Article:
“The fossil goes into the SEM exactly how it comes out,” Frese says.
Already, the smallest fossils have yielded some astonishing finds. In the site’s only known fossil feather, researchers can see sacs of the pigment melanin, whose shapes suggest the feather may have been dark or iridescent in color. Scientists also can see melanin preserved in the eye of a fossil fish, and they even found a single scale shed from a butterfly or moth’s wing more than 11 million years ago.
A lake flooded with iron
The team’s current thinking is that McGraths Flat was once an oxbow lake that formed when part of a meandering river was cut off. Most of the time, the lake was fairly quiet, with low oxygen levels and few predators. But judging from more than a dozen fish fossils recovered from the site so far, fish and other riverine creatures periodically washed into the lake, perhaps when the nearby river flooded its banks.
McCurry and Frese suspect that iron from nearby basalt deposits dissolved into water passing through the weathering rock. This iron-laden water then reached the underground water table and eventually leached sideways into the oxbow lake.
Whenever fresh, highly oxygenated water entered the lake—perhaps through torrential rains or floods—the iron ions could no longer stay dissolved and rapidly formed goethite on the lakebed floor. These rapidly precipitating minerals then buried whatever leaves or carcasses happened to have sunk to the bottom of the lake. Over time, goethite replaced the buried soft tissues, recording their shapes in the fossils we see today.
The team has some reason to think that the lake’s goethite cycle may have been caused by seasonal monsoons. Of the hundreds of fossil flowers found at McGraths Flat so far, most of them died before they had bloomed, suggesting that the burials occurred during a consistent time of year. The team also has many fossils of insects that, in modern ecosystems, are seen only in the spring and summer.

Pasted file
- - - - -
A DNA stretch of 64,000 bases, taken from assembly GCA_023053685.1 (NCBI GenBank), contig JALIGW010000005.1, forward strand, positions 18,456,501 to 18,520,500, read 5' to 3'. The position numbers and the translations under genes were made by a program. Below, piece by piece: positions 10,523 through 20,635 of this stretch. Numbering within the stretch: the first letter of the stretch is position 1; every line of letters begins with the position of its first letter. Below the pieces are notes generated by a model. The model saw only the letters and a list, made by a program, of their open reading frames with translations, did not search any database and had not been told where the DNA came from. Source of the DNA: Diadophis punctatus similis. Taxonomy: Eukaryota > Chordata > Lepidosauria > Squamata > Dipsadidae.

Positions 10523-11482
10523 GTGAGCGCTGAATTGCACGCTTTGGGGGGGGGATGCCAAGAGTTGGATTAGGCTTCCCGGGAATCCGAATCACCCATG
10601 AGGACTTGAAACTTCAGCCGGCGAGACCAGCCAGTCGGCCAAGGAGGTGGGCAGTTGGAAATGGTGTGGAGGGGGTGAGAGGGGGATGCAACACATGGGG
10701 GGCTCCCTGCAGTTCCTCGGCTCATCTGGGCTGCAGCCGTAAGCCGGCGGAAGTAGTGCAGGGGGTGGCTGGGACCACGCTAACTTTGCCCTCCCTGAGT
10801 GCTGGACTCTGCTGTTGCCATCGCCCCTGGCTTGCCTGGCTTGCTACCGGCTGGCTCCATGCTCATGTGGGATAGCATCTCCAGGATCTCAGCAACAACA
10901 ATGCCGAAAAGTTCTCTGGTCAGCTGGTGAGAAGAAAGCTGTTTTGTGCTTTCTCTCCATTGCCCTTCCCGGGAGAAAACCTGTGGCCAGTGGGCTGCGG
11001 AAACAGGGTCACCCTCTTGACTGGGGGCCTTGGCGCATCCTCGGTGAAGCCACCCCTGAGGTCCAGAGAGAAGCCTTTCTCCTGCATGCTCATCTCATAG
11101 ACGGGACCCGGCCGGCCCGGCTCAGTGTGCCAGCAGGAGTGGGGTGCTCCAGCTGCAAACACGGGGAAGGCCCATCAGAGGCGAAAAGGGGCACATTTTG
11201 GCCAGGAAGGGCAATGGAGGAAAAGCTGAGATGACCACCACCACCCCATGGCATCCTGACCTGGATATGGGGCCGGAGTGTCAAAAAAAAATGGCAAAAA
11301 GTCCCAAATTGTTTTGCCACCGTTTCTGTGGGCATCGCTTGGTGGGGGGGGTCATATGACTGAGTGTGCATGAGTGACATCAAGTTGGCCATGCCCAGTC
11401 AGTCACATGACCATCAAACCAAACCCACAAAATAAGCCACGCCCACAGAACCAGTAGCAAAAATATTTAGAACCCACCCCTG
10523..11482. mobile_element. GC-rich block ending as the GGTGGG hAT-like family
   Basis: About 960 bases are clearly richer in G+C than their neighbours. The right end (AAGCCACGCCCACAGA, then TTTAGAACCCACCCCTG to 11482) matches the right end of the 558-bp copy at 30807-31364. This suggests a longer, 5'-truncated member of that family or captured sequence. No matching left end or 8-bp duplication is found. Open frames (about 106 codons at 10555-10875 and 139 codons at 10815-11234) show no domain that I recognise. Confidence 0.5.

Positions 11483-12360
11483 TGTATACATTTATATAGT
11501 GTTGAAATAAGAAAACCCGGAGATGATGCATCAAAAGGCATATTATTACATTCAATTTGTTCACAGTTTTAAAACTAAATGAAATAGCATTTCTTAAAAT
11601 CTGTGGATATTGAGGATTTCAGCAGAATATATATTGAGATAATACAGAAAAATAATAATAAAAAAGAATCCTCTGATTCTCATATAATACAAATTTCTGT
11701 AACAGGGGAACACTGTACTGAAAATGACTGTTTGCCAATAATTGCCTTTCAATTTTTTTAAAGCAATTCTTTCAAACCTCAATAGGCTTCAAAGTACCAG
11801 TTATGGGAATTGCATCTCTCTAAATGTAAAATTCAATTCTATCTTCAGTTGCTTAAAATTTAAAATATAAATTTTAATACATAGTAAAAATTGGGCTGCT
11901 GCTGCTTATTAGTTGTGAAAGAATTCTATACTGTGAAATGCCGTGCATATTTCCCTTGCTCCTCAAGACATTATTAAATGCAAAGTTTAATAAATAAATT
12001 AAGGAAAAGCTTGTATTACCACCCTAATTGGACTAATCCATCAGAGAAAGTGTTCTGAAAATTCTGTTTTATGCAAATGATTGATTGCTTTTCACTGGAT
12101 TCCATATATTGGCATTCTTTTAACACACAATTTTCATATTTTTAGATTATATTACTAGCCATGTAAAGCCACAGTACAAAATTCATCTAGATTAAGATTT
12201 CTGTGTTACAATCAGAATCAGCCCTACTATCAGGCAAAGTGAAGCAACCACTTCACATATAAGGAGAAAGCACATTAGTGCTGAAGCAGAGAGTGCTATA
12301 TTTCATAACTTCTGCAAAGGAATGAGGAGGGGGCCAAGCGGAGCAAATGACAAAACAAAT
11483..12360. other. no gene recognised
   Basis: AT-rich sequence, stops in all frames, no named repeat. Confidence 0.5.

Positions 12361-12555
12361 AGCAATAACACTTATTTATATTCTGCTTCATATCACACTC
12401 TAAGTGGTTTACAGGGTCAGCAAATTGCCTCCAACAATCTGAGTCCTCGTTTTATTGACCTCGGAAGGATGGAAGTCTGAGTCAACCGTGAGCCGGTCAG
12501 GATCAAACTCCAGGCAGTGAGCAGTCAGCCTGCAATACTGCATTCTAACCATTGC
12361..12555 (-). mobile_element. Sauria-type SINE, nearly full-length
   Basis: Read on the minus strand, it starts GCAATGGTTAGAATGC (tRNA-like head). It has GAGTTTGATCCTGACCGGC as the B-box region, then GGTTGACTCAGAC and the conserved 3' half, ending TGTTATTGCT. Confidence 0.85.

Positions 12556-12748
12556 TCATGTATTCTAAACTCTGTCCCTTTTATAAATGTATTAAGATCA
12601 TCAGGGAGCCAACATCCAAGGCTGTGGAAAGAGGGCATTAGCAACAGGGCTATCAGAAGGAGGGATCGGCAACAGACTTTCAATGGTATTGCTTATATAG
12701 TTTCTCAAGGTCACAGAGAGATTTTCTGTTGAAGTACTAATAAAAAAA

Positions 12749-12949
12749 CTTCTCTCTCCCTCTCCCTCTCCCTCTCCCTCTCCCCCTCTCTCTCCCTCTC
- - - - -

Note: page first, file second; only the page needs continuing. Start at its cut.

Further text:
The researchers have much more to do to test their ideas, as well as to analyze the treasure trove of fossils they have already found. McCurry and Frese are eagerly trying to refine estimates of the fossil site’s age, which could help researchers better understand how McGraths Flat transformed from a tropical rainforest into a dry shrubland—a clue about how rainforests may respond to changing climates today.
Windows to the past and future
During the early and middle Miocene, atmospheric CO2 levels were roughly 400 to 500 parts per million, similar to estimates of near-future CO2 levels brought on by human activity. The Miocene also saw sustained warming periods, such as the mid-Miocene climatic optimum 17 to 14 million years ago, which may have overlapped with the slice of time recorded at the McGraths Flat site.
“These results may help to better understand future changes in rainforest ecosystems faced with anthropogenic global warming,” says Bo Wang, a paleontologist at the Chinese Academy of Sciences who wasn’t part of the new study. “This paper shows that the tropical biotas reached at least 37 degrees south in Australia, but we do not know when they came and left. What is the driving mechanism?”
To learn more about the transformation at McGraths Flat, McCurry and Frese plan to return with a wish list of additional fossils they hope to find. “We know that a feather of a bird preserves really well—but we want the whole bird, and when we do find a bird, we know that it’ll be immaculately preserved,” McCurry says.
But even as the team looks for more fossils, the researchers will be plenty busy with the dazzling specimens they’ve already found, McCurry says. “We’ve literally got a decade’s worth of work ahead of us.”